Active syphilis among men who have sex with men
Progress in decreasing high-risk sexual behaviour and intervention efforts to control syphilis among men who have sex with men.
Testing of syphilis among men who have sex with men is important for their health and for second-generation surveillance purposes.
Number of men who have sex with men testing positive for active syphilis
Number of men who have sex with men tested for active syphilis
Measurement tools. Routine health information systems, sentinel surveillance or special surveys.
How to measure. The traditional approach to determining seroprevalence has been to screen with a non-treponemal test that measures reaginic antibody (such as VDRL or RPR) and confirm positive results with a treponemal test that measures treponemal antibody (such as TPHA, TPPA, enzyme immunoassay or rapid treponemal test). Newer, rapid treponemal tests are comparatively easy to use, which encourages the use of these tests for screening, ideally paired with a non-treponemal test that detects reaginic antibody. Whichever approach is used, the proposed indicator requires both a positive non-treponemal test and a positive treponemal test to give a proxy for active infection.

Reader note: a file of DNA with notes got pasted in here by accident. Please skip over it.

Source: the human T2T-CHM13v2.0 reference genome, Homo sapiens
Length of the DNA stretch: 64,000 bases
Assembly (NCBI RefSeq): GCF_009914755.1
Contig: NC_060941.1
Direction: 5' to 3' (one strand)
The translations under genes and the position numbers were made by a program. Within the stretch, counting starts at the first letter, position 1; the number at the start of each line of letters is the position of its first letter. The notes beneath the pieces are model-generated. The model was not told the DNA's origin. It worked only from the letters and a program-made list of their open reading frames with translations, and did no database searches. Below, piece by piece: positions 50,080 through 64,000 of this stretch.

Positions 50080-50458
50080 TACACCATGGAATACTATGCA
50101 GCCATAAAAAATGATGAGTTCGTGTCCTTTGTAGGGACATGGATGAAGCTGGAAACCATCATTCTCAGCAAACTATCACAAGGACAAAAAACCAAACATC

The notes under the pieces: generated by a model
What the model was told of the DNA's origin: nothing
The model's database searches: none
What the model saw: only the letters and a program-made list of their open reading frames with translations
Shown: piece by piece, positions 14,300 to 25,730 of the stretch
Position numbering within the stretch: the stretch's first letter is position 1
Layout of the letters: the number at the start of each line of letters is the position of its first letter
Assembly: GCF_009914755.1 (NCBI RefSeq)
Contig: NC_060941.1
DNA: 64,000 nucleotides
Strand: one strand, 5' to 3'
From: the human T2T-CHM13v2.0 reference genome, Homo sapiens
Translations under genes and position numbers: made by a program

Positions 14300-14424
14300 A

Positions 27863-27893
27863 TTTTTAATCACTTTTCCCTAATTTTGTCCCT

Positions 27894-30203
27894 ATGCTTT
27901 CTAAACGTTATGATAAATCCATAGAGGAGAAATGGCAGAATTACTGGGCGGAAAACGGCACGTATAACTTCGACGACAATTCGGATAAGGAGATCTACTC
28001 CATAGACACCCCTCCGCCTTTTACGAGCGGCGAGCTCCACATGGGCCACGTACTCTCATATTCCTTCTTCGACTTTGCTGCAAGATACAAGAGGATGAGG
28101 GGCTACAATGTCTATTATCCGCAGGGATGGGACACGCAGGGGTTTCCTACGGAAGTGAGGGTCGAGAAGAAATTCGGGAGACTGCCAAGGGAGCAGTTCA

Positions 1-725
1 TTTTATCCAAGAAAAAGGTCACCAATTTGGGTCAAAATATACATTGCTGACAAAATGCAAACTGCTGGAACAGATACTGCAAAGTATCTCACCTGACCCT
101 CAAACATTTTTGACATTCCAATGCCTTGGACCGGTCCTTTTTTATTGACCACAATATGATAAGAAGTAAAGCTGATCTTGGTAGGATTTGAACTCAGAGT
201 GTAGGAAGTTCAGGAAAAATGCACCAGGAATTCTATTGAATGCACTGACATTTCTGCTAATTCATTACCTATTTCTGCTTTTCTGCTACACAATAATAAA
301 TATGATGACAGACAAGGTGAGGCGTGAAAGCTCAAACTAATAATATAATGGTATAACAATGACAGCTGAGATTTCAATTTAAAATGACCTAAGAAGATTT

Just a non-treponemal test, or just a treponemal test, although useful in some situations for therapeutic purposes, is not sufficiently specific for surveillance of men who have sex with men. The requirement for both a positive non-treponemal test and a positive treponemal test among men who have sex with men differs from the indicator on syphilis testing among antenatal care attendees because men who have sex with men are more likely to have a history of previous infection. A positive treponemal test measures lifetime exposure, whereas the non-treponemal test better indicates active infection.
Strengths. Requiring testing using both tests enhances the specificity of the reported numbers of positive tests. In addition, requiring testing using both tests increases the likelihood of identifying active disease.
Weaknesses. Requiring testing using both tests increases the difficulty of acquiring data for this indicator.
Quality assurance. Quality assurance and quality control should be an integral part of syphilis testing to ensure reliable results.
Use of the data. Look at trends in comparable groups over time. Compare with data on trends in syphilis and HIV if these are available.
Quality control of data and notes for the reporting tool. Do not count multiple tests run on the same person: if a person has been tested more than once in the past 12 months, they should not be counted more than once. Please describe the setting in which the data were collected in the comments field.